This year, Three Floyds' Dark Lord Day will double as a craft beer-soaked protest rally.
The target: Indiana Gov. Mike Pence and his state’s controversial Freedom of Religion Restoration Act — the so-called “anti-gay” law that prompted national outrage from politicians, liberal activists and rock bands alike.
“We’re fighting the power of the governor of Indiana over the freedom of religion act, or whatever it’s called, that basically makes it legal to discriminate against anyone,” Three Floyds brewer-owner Nick Floyd said.
So, at Saturday’s annual celebration of Three Floyds Brewery’s Dark Lord Russian Imperial Stout — the only day you can buy what many craft brew geeks consider the world’s best brew — Floyd added a gender-bending performer to co-headline its hard rock lineup of bands with the reunited original lineup of heavy metal rockers Corrosion of Conformity.
Floyd, who lives in Ukrainian Village, said his Munster, Ind.-based brewery also got calls from people asking him to protest the law by canceling Dark Lord Day — the one day of the year you can buy Three Floyds' Russian Imperial Stout — in protest of the controversial law.
“I tell them, ‘Look, Dark Lord Day is the biggest f--- y--- to that law,” Floyd said. “One lady even wanted to sell her ticket because she wants us to boycott [the law.] I had to tell her we’re on your side. We’re fighting back, and the best thing to do is come here and support us.”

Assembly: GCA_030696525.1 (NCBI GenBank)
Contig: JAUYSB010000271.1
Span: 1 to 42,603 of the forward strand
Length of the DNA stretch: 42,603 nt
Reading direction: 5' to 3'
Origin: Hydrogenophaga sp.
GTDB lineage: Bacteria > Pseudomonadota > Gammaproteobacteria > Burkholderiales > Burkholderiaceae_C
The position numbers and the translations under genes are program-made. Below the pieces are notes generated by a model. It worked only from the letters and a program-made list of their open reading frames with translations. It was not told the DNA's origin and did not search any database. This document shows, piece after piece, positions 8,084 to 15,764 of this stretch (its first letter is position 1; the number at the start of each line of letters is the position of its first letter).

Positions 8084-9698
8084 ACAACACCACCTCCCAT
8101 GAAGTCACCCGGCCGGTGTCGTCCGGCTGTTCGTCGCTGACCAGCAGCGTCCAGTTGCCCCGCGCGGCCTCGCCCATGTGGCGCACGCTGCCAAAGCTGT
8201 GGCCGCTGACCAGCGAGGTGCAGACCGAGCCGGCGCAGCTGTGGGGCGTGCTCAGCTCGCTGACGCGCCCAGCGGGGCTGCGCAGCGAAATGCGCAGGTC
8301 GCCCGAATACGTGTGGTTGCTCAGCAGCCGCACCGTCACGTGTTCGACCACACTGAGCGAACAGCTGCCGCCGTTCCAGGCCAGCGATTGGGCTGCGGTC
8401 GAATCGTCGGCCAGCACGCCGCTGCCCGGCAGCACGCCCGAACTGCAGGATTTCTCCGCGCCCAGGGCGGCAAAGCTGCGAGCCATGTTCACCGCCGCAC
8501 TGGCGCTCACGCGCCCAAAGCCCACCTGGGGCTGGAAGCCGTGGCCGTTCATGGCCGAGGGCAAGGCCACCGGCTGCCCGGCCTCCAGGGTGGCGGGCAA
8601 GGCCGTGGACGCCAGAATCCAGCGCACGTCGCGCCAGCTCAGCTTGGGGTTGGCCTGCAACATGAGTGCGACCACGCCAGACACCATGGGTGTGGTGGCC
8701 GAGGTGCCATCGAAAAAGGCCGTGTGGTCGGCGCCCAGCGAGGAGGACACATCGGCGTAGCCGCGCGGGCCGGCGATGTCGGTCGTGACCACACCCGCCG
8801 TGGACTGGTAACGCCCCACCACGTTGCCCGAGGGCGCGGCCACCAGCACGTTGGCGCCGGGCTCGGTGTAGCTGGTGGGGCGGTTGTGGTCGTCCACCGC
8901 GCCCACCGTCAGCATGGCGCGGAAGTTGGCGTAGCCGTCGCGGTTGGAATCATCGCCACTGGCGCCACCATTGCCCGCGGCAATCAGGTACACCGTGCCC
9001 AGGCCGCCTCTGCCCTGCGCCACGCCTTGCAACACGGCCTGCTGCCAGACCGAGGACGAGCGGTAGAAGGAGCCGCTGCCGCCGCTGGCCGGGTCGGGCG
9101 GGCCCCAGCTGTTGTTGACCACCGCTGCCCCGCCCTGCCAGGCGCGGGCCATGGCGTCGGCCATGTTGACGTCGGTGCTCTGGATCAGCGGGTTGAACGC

Dark Lord Day’s protest vibe will be shaped by the booty-shaking “bounce” music of gay New Orleans hip-hop artist Big Freedia, who’s set to perform on what some Three Floyds fans on social media have already dubbed as the “F--- Indiana” stage.
Floyd got a kick out of that nickname but said, “Remember, Indiana’s still a state that has a lot of kick-ass craft breweries."
Big Freedia, the star of the Fuse Network show “Queen of Bounce,” said the Dark Lord Day performance aims to spread his motto: "Just Be Free," which doubles as the title of his latest album.
“It’s an opportunity to share my music and to get fans into the culture of bounce music and the message to let everyone be free to express yourself, be who you are and live life to the fullest extent possible,” said Big Freedia, whose real name is Freddie Ross.
“People should be able to do what they want in life and not be judged or put in a box or a category.”
After all, Big Freedia refuses to be defined by his sexuality or the fact he performs wearing women’s clothes.
“I’m an artist. I’m a gay artist. My preferred identity is, ‘any of the sort.’ My fans like to identify me as ‘she,’ but I’m comfortable with who I am, I know who I am and it’s all fine with me,” Big Freedia said.
Dark Lord Day's anti-discrimination protest will also be drinkable.
Three Floyds brewers created a beer tribute to the star of the Fuse Network show “Big Freedia Queen of Bounce” called Big Freedia Ale — a pink daiquiri-like Belgian Aae set to debut on Dark Lord Day.
“When they said, ‘Do you want a beer named after you?’ I said, ‘Hell yeah,’ ” said Big Freedia, who’s looking forward to getting a first taste of his namesake beer on Saturday.
“That’s awesome to get something named after you so people remember you by what they drank. People should expect to have a belly full of Big Freedia beer and to get those asses bouncing.”
It’s a bit ironic, however, that Dark Lord Day’s protest aims to send a message to Pence, who is expected to sign into law pro-craft brewery legislation passed by the Indiana General Assembly that would allow Three Floyds and other small breweries to triple beer production.
While Floyd says he thanks Pence for his expected support of tripling brewing limits, "I condemn him for doing what he did" with the Freedom of Religion Restoration Act.
“He’s politically dead for doing what he did. … It gave Indiana a black eye.”
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